Saturday, March 2, 2019

By Local Sports Fencing comes to the Alfred Jenkins Field House 5h ago The Alfred Jenkins Field House is playing host to fencers from all across Saskatchewan this weekend.The Prince Albert Northern Knights are holding their annual northwestern open tournament. The competition is expected to go until Sunday afternoon.Pamela Wojciechowski who serves as the president of the Prince Albert Nor... Read More Let's block ads! (Why?)...

'He was old school': Saskatoon's musical community remembers cultural icon Maurice Drouin -

Saturday, March 2, 2019

Musicians across Saskatchewan are mourning the death of well-known jazz pianist Maurice Drouin.Drouin, 82, died after performing a set at the Hawood Inn in Waskesiu, Sask. on Saturday. Drouin has been a pillar in Saskatoon's jazz community for decades, performing countless gigs across the city."He played until the day before he died," Don Griffith, musician and artistic director of The Bassment, told CBC Radio's Saskatoon Morning. "That's the kind of guy he was, you know? Here's an 82-year-old man, driving from Saskatoon in this cold snap to to play a gig up in Waskesiu. That says it all."Drouin learned to play the piano by ear and carved out an audience by relentlessly playing concerts for decades."He would call three months before a show and ask how tickets were," he said. "He's the only musician who would do that. He knew that in order to play at The Bassment again, he had to have those seats full."Long time jazz musician Maurice Drouin died suddenly over the weekend. It was...

‘All of this is your fault,’ Jaxon Joseph’s mother tells Sidhu - Barrhead Leader

Saturday, March 2, 2019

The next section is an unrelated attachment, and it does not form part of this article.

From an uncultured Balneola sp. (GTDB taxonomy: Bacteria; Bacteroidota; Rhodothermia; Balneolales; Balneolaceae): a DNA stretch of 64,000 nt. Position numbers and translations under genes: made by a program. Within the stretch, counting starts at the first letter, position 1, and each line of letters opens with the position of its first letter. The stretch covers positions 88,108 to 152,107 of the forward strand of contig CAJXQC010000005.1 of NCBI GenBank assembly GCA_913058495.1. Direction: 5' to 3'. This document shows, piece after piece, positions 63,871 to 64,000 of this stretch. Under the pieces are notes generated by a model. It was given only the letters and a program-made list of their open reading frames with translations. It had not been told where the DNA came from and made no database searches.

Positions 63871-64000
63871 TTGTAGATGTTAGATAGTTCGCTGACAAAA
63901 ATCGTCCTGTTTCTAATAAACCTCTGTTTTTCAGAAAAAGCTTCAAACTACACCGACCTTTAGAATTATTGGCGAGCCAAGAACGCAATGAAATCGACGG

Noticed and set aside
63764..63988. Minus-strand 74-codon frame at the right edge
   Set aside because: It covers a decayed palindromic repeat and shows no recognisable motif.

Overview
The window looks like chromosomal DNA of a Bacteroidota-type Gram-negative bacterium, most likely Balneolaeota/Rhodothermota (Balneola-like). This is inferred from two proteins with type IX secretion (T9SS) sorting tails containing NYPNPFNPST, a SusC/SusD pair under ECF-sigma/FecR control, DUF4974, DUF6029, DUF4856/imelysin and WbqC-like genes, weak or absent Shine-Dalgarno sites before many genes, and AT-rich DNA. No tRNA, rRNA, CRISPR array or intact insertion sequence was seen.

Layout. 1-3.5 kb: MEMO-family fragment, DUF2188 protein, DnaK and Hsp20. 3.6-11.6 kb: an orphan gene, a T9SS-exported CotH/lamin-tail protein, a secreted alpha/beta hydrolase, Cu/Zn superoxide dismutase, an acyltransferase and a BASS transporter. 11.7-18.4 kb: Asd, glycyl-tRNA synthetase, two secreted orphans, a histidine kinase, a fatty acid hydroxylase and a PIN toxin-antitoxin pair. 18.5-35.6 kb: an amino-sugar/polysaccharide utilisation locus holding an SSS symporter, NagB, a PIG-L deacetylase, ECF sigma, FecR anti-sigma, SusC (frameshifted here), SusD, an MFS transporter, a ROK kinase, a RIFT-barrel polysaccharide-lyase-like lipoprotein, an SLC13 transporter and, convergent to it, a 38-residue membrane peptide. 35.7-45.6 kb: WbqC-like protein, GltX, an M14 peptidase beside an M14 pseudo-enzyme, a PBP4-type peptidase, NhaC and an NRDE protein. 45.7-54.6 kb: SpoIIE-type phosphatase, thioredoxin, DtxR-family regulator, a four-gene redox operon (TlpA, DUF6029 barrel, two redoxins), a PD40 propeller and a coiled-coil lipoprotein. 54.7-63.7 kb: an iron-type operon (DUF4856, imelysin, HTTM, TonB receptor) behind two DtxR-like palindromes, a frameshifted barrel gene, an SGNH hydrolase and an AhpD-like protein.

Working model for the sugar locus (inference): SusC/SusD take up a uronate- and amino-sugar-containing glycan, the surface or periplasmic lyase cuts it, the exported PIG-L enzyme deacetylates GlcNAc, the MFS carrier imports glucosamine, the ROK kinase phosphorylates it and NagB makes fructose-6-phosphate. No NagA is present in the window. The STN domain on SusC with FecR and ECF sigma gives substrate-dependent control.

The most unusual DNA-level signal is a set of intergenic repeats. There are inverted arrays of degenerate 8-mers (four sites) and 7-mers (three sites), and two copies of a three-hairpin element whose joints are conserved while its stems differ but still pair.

With no information about Jaxon's condition, the Joseph family, including his sister Taylor, packed their bags and drove to Saskatchewan. "I hyperventilated all the way to Lloydminster," Chris said. The family had heard their 20-year-old son had been airlifted to a hospital, but they had no certainty or answers as they drove through the night on the cold winter Saskatchewan highways. "The minutes and hours of not knowing were the hardest part," Chris said. They arrived in Saskatoon in the early hours of the morning. The next day, Chris and Taylor went to identify the body of a young man who may have been Jaxon. They searched the body for any familiar signs of their loved one but couldn't provide a positive ID. It wasn't until Chris went to visit three surviving victims that he realized his son had not been transported to the hospital. "Right there, that was my moment – the moment that I realized that my son was dead, that he was never taken to the hospital, that his body was still laying on the cold ground with a blanket over his face," he said. "I now had to go back to the waiting room and confirm the worst news of our lives to our family." The next day, the Joseph family went to the funeral home to identify Jaxon's body. There were 14 victims to be identified and only six rooms available, so families had to identify their sons in shifts. "They came back different. They were changed forever and I knew I would be, too." Today, Chris still carries Jaxon's socks, which he took off his son's feet that day at the funeral home – a decision he says was inspired by the family of fellow Broncos player Stephen Wack, who took a lock of his hair. "You chose to gamble at that intersection and you lost. And worse yet, we all lost," he told Sidhu. "I hope some day you can find peace. I hope some day I can find forgiveness." Let's block ads! (Why?)...